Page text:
6 August 2010
Decentralising Economies: Anthropological Perspectives
The fall of the Berlin wall in 1989 and the collapse of the Soviet Union two years later appeared to be the end of a 70-year experiment with a centralised planned economy. To judge from many characterisations at the time, and since, the Cold War opposition between two rival ways of organising social and economic life was concluded with a victory for the free market. The ‘shock therapy’ package of decentralising and liberalising measures was applied to this vast region of the world. The services, assets and responsibilities of the state, were withdrawn or curtailed. The effects have frequently been devastating.
Professor Catherine Alexander,rnDepartment of Anthropology, Goldsmiths, rnUniversity of London, United Kingdom
The objectives of this lecture course are twofold. The first is to explore how social and economic systems in the former Soviet bloc changed after its collapse in 1991, and how this has been experienced by citizens. Unemployment, for example, led to new work patterns, migration, changed gender roles and awkward engagements with volatile value standards and moralities. The second, parallel objective is to challenge some of the assumptions of Cold War rhetorical oppositions by investigating the broader post-war history of state capitalism and shared legacies. In order to do this, the lectures will highlight common beliefs and practices in apparently different political economies, as well as their material manifestation through similar technologies, materials and aesthetics. Moving forward to the last twenty years, events in the former Soviet Union will be placed in a wider global context, in and beyond Eurasia, of decentralising economies and the consequences for people’s lives.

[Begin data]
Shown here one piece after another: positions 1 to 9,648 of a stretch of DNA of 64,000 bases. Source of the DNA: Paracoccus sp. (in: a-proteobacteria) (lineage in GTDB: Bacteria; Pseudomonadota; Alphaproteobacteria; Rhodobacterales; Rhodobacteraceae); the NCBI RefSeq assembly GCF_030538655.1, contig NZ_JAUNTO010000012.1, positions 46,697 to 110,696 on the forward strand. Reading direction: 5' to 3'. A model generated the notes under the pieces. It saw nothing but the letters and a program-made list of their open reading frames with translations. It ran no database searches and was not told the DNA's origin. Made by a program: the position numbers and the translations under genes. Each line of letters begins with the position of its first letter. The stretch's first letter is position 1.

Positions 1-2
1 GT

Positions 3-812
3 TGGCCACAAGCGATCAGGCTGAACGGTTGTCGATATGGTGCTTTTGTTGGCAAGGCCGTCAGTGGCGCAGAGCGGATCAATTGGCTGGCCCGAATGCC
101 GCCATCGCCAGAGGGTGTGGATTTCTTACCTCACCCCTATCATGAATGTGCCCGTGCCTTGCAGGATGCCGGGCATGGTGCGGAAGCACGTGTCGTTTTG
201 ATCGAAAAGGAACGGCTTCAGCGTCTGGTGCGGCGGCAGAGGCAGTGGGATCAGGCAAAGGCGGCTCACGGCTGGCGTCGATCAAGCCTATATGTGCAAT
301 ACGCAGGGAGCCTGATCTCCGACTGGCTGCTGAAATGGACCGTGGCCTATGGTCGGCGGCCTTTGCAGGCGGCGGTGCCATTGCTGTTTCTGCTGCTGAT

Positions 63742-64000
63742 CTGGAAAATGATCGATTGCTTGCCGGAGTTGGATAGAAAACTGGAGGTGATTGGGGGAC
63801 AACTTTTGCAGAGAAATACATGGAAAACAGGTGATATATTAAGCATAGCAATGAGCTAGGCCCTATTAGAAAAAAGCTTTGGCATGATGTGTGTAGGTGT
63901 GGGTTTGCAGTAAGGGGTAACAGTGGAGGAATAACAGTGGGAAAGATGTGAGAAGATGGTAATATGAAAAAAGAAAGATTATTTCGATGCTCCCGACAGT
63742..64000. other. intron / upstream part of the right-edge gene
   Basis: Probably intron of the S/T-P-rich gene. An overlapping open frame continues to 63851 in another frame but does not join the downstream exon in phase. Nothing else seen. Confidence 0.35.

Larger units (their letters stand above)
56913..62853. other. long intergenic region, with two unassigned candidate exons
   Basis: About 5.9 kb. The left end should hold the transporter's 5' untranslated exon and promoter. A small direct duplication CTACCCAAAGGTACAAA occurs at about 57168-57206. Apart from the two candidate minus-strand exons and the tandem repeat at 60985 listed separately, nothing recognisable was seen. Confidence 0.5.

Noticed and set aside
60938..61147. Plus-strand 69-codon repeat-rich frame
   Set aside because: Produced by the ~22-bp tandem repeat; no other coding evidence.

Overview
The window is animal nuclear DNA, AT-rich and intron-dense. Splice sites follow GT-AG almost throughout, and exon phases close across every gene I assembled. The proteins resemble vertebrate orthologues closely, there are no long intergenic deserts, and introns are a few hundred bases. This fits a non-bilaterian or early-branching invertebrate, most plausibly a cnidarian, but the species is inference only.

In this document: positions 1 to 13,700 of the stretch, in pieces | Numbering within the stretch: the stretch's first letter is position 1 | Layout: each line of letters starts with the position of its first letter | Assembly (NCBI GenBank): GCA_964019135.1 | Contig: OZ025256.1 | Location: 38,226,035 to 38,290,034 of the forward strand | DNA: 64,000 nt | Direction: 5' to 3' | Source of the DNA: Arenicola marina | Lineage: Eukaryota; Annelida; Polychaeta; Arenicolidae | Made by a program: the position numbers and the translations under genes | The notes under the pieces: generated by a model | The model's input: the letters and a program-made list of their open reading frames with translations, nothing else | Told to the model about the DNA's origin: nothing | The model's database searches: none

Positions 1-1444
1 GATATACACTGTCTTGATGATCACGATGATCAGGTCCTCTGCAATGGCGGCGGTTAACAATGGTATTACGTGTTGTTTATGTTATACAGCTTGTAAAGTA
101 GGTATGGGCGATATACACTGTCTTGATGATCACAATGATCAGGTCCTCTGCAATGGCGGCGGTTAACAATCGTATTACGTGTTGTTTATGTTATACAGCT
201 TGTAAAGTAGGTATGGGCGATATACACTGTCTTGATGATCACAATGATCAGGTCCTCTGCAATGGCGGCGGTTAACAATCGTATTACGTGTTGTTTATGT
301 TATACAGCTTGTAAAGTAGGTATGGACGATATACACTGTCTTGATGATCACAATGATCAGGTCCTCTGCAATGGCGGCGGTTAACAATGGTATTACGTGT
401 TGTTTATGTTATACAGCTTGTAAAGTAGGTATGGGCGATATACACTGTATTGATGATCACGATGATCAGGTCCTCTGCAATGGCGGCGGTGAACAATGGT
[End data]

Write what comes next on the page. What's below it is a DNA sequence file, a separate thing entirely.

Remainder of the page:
NOK 3000: The fee cover parts of the required reading material, food and social arrangements.